The Best Aka Convention Ever Held On The Planet Earth!
So I guess that I’m a little prejudiced about Windy City ‘88. It was much more than I ever expected. More than I ever hoped. All areas turned out perfectly, despite some rain on one of the field days. We had many more spectators than we could handle and we had kept the event a secret from the 3.5 Million people in Chicago. If we had better and more field security we could have had hundreds of thousands of spectators.
The kitefliers’ attendance topped four hundred registered participants, a record that ranks in the top three of all AKA Conventions ever held. We raised more money for the AKA through many projects and the auction than any other up to 1988. We held more events and challenges. Windy City ‘88 was and still is the benchmark for AKA conventions.
Jim Miller created a convention plan that is still used to this day. Jim was the first to put much of the procedures on computer. Many of his outstanding efforts carried him to being one of the best Convention Managers that the American Kitefliers Association has ever had.
Personally, I have never had a better time at any AKA Nationals before and since. AND I have been to ten other conventions all totaled. Some of my enjoyment was being on the inside of years’ worth of planning. Some of it was spending the convention with very special friends. Some of it was just the fact that I helped to host an American Kitefliers Association Convention in my hometown. It allowed me to introduce kiteflying to many of the people in Chicago that I knew would never go to an AKA Convention anyplace else.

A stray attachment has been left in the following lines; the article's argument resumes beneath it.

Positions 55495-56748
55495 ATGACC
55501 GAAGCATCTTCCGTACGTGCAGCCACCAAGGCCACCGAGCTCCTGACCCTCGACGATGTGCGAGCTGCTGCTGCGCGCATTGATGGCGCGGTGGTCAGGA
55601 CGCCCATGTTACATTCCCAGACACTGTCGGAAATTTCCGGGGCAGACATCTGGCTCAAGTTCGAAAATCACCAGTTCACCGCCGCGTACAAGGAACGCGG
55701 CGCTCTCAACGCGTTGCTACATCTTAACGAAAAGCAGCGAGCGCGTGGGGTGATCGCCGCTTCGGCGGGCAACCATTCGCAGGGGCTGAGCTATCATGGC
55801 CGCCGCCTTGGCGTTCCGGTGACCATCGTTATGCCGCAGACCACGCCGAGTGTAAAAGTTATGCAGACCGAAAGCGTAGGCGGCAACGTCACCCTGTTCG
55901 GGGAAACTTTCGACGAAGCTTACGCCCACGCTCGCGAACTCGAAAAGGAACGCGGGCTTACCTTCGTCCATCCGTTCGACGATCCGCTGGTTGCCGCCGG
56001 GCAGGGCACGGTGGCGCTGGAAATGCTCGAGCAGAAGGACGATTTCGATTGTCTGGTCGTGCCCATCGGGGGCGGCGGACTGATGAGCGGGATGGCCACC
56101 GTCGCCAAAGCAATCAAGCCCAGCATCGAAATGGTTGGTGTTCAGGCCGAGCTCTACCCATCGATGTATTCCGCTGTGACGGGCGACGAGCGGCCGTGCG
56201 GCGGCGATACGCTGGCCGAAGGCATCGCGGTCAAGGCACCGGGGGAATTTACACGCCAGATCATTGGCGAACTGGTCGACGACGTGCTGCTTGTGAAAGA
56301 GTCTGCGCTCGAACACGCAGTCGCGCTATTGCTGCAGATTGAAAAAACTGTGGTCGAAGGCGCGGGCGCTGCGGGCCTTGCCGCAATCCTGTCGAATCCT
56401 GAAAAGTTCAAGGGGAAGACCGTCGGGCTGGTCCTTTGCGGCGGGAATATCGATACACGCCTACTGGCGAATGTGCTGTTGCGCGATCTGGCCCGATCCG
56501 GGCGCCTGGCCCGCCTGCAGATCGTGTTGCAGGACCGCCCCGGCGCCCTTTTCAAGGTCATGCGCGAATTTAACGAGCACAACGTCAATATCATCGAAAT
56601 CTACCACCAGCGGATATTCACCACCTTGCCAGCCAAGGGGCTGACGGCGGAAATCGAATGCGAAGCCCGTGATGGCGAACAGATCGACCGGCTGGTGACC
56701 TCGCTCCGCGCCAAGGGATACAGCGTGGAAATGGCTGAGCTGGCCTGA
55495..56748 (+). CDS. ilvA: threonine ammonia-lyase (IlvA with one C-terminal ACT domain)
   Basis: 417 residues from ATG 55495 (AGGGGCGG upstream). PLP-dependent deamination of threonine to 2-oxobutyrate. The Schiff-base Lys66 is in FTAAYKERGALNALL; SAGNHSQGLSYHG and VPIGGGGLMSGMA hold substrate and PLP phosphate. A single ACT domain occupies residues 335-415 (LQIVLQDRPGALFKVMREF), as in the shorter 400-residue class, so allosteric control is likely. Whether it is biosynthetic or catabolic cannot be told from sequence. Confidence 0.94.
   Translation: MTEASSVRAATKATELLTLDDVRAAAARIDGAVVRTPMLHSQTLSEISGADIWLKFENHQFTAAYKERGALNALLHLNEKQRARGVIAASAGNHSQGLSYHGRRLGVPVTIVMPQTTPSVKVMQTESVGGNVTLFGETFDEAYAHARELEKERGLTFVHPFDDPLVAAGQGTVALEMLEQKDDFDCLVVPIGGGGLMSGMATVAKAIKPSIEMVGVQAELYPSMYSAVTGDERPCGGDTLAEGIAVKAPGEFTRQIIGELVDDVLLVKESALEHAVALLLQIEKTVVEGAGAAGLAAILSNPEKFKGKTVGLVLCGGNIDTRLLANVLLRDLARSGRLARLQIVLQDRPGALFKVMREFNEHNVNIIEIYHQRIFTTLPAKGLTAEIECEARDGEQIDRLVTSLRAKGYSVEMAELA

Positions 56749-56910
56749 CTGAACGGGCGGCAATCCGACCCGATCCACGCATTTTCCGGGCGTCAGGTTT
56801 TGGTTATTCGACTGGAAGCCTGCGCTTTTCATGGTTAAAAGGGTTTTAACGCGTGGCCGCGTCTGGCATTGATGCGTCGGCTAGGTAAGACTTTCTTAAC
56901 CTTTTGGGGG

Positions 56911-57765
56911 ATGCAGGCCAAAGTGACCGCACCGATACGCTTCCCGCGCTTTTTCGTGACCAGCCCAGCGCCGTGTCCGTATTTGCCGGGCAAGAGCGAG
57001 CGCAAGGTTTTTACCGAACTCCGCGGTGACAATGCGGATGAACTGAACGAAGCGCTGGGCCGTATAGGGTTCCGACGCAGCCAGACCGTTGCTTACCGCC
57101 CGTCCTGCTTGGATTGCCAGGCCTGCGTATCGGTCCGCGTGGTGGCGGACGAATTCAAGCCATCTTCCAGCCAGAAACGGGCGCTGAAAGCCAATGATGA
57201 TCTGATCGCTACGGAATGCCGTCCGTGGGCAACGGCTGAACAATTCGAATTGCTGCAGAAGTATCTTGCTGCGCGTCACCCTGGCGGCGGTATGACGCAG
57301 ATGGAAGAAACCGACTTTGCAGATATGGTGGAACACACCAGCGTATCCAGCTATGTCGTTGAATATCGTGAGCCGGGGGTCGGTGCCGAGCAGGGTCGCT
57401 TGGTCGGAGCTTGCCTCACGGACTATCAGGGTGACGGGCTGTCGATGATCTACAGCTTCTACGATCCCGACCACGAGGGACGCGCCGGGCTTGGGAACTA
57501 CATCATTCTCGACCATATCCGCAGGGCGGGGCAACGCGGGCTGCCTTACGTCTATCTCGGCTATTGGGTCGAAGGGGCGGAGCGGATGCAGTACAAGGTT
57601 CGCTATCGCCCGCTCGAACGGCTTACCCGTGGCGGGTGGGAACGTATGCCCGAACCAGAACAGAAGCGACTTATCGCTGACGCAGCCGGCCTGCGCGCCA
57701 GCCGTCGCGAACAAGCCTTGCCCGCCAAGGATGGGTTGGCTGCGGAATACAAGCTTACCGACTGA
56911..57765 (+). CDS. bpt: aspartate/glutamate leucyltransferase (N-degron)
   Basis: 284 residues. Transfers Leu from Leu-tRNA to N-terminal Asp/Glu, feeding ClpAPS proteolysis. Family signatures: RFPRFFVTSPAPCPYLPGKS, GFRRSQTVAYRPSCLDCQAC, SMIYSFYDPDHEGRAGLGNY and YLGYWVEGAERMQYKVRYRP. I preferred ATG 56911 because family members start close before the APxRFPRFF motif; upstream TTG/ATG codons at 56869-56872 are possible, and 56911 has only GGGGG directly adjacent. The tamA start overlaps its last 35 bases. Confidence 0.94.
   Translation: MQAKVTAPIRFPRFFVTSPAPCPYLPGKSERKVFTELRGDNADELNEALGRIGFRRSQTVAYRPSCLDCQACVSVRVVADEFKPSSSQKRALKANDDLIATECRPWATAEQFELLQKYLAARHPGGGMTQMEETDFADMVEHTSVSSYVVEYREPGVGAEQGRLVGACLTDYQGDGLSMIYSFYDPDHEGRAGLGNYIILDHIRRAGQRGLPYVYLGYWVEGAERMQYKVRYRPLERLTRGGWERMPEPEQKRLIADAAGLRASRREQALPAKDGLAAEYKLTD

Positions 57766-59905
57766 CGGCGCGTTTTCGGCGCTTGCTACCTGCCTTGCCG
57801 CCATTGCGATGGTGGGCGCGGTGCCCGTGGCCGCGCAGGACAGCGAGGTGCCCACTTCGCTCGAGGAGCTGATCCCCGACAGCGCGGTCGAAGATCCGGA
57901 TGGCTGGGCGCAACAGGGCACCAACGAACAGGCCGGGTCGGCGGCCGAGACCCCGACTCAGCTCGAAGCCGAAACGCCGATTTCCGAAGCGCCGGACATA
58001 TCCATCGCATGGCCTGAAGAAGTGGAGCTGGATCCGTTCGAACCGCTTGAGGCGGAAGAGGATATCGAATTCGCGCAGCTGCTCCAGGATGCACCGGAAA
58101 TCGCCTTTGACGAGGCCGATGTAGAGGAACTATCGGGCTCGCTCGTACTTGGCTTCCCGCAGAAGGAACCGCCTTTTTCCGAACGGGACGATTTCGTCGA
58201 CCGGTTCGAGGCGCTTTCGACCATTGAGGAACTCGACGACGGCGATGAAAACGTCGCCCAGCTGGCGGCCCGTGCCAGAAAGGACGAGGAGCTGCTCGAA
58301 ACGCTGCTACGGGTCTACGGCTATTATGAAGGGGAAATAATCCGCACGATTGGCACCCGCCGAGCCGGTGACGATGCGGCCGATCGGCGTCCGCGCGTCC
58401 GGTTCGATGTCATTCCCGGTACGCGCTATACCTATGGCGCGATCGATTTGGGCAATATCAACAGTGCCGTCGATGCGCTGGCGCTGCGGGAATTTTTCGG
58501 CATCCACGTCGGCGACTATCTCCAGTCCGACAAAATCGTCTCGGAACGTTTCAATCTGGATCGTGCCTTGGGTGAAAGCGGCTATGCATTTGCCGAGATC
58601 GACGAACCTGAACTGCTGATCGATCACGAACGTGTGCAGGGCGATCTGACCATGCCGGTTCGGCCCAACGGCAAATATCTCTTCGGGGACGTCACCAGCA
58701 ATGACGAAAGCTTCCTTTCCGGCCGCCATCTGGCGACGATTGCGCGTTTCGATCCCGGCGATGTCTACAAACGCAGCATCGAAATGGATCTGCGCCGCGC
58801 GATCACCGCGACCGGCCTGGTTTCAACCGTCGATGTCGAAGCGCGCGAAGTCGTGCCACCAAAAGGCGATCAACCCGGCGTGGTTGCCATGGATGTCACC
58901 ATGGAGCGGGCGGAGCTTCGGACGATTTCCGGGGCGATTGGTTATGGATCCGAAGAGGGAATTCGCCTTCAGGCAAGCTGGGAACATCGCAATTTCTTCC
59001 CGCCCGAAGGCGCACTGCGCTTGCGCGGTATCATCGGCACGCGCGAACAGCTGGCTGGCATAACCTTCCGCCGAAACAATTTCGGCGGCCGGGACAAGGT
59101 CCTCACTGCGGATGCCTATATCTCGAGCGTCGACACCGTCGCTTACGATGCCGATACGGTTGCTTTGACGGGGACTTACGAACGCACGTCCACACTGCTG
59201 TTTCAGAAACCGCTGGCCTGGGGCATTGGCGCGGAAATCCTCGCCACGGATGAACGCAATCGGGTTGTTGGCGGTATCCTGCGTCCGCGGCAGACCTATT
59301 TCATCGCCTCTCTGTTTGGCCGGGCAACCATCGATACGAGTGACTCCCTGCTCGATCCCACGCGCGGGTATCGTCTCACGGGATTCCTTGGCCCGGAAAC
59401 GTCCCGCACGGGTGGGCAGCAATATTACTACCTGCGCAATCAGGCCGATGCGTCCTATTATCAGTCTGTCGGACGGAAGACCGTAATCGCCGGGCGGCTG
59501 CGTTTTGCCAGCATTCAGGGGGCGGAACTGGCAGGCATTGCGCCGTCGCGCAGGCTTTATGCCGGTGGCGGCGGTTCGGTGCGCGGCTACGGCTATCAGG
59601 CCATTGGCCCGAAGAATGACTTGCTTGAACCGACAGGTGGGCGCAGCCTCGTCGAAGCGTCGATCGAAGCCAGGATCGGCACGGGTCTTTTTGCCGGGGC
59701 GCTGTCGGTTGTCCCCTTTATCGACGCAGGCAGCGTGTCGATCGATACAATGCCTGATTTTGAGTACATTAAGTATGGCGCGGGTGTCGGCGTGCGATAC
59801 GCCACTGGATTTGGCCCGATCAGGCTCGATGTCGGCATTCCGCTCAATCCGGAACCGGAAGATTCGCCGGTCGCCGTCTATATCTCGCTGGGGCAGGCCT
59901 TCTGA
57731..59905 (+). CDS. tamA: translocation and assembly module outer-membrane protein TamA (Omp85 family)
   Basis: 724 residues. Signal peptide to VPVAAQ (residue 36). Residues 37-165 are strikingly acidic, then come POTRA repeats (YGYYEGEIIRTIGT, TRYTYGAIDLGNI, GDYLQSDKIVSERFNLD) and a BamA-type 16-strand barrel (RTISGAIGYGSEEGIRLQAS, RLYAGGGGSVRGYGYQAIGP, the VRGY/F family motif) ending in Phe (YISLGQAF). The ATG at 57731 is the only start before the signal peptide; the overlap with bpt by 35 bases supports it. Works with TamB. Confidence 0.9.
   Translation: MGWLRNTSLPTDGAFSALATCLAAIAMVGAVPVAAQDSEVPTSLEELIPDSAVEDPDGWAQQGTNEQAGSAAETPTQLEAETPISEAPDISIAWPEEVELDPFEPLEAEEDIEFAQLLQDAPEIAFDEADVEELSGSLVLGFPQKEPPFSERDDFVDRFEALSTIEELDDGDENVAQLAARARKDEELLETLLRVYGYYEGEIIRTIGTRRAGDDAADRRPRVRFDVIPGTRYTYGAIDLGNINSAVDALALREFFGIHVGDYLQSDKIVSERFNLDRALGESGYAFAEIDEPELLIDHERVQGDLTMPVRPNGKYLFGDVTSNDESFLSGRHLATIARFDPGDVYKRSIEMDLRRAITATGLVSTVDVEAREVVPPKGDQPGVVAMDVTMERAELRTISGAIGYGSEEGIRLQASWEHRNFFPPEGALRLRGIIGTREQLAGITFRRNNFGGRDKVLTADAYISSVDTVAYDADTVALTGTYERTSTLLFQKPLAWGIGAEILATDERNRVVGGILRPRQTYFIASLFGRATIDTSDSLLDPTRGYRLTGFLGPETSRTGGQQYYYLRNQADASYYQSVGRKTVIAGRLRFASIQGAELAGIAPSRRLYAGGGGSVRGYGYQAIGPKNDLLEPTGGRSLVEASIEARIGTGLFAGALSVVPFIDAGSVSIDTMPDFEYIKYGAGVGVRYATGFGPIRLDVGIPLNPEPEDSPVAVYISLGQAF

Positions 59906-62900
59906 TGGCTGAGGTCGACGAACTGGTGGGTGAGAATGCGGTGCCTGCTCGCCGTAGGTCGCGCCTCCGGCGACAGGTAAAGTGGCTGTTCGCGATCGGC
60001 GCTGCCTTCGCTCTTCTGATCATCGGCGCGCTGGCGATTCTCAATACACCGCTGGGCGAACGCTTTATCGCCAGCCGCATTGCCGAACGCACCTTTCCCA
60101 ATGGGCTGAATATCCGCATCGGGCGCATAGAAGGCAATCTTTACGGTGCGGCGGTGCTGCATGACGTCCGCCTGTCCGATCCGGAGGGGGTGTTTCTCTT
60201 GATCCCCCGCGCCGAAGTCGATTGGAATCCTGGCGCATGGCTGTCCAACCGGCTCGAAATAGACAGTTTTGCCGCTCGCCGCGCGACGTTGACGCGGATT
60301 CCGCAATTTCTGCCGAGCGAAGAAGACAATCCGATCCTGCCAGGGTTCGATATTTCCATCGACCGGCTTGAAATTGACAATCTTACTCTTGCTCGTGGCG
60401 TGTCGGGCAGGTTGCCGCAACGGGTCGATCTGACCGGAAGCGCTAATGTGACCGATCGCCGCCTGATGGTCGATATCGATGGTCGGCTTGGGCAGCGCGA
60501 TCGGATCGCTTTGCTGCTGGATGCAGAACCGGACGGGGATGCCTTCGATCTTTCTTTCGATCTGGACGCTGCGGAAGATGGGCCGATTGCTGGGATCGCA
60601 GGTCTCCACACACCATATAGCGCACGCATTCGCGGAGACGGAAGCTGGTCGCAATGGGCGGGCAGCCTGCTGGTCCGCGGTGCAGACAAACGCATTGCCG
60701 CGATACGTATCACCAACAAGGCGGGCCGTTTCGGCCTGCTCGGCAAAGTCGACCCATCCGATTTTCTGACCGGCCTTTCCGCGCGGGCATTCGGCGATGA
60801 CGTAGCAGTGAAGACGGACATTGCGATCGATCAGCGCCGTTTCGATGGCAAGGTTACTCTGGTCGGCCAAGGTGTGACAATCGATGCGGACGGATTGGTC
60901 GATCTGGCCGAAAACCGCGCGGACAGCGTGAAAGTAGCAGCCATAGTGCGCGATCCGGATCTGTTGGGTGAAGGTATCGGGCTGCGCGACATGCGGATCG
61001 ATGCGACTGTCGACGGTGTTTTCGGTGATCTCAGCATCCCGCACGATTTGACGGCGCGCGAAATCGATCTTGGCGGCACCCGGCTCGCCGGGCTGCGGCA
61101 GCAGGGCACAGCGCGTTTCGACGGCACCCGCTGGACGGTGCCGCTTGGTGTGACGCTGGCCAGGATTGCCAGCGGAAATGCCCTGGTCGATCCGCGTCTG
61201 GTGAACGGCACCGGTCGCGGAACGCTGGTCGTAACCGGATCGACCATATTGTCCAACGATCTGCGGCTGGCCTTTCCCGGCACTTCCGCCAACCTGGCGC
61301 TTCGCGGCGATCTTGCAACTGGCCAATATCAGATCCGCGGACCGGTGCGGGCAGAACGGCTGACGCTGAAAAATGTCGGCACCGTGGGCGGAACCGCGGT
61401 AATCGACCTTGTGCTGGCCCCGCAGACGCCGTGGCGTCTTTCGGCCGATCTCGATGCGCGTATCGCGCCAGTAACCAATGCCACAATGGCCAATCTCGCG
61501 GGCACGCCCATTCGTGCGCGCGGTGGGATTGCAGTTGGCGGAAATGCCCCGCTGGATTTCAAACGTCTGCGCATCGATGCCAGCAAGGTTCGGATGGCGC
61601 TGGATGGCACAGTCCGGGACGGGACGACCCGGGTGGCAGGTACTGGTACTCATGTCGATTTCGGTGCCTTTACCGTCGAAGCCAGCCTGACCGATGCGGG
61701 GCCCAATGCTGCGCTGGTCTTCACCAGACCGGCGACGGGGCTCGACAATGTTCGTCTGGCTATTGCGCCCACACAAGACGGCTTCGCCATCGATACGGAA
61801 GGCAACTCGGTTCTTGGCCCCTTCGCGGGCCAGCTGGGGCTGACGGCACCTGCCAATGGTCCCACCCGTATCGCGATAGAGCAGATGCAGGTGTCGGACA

I hope that I have been able to share a little “Taste of Chicago” with all of you through this Chapter. If you were at Windy City ‘88 I hope that this article brought back some pleasant memories. I know that in writing this Chapter, I remembered someone special from way back when and have renewed an old friendship just because of my own article and I guess that this is really what Tangents and Trivia is all about – Memories.
Don’t Touch That Dial. Tune In Same Time Same Station Next Time
OK everyone is probably wondering where Al Hargus will be going after this marathon Chapter on the Chicago Convention? (Or maybe you really aren’t wondering.) At this date I am not really sure myself. I do have some really great ideas, which change from minute to minute, but the next Chapter will certainly be off on some Tangent about some more Trivia.
TILL NEXT TIME
GOOD WINDS AL HARGUS